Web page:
Make Cybersecurity A Journey
EP Editorial Staff | July 1, 2021
Simply ticking boxes as steps to a destination will not provide the cybersecurity you need, particularly in this day of ransomware threats.
By Benjamin Dickinson, ABB Energy Industries
In recent years, incidents of ransomware have increased by more than 500%. As a result, it’s a widely held belief within the cybersecurity community that it is now a case of when you will be exploited, as opposed to if. The clock is ticking, and organizations are now coming to terms with the risk and magnitude of the impact of a cyberattack. It’s the large operators and organizations that are being disproportionately (but intentionally) targeted.
Cybersecurity legislation and standards are certainly in place, especially for critical infrastructure, but these should only be seen as the foundation of any system. Simply ticking boxes will not adequately shore up your defenses. Instead, a more holistic approach is required, coupled to a real understanding of what’s behind each tick box and how your strategy should be configured, deployed, and maintained.
Looking at these targets, the energy and utility sectors are regularly in the crosshairs, with a recent report highlighting that 50% of our customers, during a two-year period, experienced a cyberattack that resulted in downtime to plant operation. A case in point is the recent U.S. pipeline ransomware attack, which is still painfully fresh in the minds of all who were affected—especially the oil-and-gas-industry executives.
Rather disturbing is that there is a new concept out there, which is most easily badged, “Ransomware as a Service.” Some criminals are actually leasing ransomware software; but they won’t give it to anyone. Potential users must prove they are hackers, and they must abide by rules, including only targeting organizations that can pay the ransom, as they have no intention of putting companies out of business.
Here’s where it gets bizarre. Many are also offering a support infrastructure, which will swing into action if malware victims choose to pay the ransom. They regularly explain that they’re not in the business of damaging systems and will provide the necessary support to recover from infections. They simply want their victim’s transition back to normal to be as smooth as possible.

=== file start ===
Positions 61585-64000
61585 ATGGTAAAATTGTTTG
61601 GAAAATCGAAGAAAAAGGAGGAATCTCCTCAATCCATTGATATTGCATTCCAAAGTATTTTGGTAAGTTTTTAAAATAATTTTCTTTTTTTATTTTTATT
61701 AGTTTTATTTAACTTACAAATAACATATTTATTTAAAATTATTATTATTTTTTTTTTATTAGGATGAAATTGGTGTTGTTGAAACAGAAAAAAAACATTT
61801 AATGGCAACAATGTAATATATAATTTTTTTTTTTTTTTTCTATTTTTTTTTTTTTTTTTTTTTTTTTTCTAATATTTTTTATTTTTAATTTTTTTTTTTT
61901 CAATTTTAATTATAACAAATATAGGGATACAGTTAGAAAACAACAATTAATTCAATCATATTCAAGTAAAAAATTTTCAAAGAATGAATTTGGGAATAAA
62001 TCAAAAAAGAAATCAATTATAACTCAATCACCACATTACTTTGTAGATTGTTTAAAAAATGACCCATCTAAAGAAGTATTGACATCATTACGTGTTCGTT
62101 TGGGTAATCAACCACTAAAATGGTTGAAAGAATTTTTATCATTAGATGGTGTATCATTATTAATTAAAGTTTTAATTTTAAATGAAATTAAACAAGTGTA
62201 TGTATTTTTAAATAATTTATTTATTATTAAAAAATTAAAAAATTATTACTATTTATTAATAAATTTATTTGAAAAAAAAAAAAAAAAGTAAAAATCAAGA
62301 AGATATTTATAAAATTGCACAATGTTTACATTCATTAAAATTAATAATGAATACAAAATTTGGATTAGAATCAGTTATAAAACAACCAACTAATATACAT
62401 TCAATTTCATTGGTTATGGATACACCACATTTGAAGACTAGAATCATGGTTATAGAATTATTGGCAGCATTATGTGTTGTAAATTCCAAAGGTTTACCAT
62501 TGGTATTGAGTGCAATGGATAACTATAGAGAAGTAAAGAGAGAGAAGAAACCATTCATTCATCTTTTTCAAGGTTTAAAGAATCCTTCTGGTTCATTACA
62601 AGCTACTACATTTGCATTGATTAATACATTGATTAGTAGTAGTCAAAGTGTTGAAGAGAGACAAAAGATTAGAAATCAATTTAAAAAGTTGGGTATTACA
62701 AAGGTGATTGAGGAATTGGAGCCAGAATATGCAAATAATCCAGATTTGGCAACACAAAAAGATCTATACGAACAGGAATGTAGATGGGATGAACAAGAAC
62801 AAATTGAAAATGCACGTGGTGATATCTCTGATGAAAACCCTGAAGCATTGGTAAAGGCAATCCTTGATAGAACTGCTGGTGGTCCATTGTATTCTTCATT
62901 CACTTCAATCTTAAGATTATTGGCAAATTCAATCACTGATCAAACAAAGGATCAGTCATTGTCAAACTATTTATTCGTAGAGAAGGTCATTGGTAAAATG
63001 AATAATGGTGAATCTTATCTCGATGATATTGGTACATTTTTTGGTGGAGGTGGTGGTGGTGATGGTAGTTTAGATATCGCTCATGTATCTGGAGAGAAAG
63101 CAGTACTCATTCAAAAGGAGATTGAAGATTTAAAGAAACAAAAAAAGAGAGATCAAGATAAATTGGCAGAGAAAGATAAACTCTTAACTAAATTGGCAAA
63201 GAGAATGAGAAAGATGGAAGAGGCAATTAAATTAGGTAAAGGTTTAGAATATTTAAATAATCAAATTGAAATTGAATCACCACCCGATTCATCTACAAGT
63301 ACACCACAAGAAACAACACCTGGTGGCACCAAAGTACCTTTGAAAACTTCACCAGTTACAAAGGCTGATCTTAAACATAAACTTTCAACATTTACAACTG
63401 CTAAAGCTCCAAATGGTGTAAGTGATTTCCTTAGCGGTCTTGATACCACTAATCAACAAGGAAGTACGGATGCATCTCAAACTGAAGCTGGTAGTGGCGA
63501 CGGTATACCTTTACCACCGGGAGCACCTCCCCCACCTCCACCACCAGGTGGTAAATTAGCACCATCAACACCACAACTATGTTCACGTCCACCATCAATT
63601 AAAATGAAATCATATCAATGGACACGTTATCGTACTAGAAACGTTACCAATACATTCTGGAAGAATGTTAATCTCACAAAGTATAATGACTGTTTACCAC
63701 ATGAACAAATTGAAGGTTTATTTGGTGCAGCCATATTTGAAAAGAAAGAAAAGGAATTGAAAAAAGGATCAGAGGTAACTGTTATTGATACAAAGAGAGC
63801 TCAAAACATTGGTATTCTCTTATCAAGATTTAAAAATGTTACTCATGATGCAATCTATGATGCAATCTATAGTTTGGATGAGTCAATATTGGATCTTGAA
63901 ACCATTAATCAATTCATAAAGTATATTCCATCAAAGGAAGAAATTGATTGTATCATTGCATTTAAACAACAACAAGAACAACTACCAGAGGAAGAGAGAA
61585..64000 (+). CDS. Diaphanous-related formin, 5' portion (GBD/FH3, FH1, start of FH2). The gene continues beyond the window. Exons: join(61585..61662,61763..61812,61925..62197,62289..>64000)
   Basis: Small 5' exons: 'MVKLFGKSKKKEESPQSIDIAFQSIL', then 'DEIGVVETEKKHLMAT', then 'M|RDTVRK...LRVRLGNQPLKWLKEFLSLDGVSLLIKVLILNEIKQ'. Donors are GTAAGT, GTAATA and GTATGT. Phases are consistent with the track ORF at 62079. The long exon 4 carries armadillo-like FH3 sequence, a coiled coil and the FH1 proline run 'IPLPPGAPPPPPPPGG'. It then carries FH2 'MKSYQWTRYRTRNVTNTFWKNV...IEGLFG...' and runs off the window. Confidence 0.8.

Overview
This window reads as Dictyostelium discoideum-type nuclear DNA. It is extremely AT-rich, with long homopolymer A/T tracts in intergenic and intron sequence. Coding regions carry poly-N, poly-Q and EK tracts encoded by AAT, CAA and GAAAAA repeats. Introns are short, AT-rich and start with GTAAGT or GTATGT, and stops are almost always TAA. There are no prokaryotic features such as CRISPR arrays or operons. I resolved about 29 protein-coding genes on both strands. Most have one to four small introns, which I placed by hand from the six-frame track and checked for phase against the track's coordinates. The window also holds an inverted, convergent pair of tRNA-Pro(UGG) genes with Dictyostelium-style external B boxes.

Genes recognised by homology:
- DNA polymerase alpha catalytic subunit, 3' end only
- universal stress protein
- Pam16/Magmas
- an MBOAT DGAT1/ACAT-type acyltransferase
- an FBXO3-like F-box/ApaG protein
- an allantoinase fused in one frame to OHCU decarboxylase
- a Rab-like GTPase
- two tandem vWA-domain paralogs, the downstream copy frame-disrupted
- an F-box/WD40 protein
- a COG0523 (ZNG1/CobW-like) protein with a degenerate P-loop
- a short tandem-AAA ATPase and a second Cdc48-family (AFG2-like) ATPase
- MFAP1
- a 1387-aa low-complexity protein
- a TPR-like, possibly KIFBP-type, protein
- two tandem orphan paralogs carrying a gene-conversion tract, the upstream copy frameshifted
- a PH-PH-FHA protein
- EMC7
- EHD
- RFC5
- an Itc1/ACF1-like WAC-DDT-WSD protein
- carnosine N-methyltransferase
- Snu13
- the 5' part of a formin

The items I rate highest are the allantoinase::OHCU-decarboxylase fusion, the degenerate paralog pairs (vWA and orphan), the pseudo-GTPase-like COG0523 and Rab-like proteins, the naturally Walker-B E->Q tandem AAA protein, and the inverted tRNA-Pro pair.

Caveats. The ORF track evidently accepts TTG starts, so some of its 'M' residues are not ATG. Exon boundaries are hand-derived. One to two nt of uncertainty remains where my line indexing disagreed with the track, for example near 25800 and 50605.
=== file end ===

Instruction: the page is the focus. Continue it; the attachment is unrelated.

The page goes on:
Unfortunately, not only is hacking becoming more lucrative but, arguably, recent trends and shifts in technology are providing greater opportunities if the right cybersecurity controls are not implemented. This risk is something that the International Energy Agency (IEA), Paris, France (iea.org), points out in its recent report, Net Zero by 2050: A Roadmap for the Global Energy Sector. According to the report, “Cybersecurity could pose an even greater risk to electricity security, as systems incorporate more digitalized monitoring and controls in a growing number of power plants, electricity network assets, and storage facilities.”
This potential threat is equally applicable to any large plant or geographically dispersed operation, as greater and wider connectivity—especially to smart devices—is being exploited for two-way data traffic for control purposes and extraction of operational data. This proliferation of new smart end points—and the networks connecting them—means hackers have greater opportunities to find entry points into IT and OT systems.
While smart technology is all about agility, flexibility, and efficiency, it is equally important to consider security. If companies build these new systems using a traditional or legacy approach, where security is not embedded, it becomes much harder to install and configure it retroactively.
The risks and their likely impact need to be addressed at a much earlier stage when an appropriate level of security can be defined. There must be a foundation, much like an office PC with anti-virus/malware and firewalls. This foundation must be maintained and strengthened with comprehensive and timely patch programs, updates, and back-ups, along with physical-security measures, such as managed switches, segregated networks, secure LANs, and firewalls.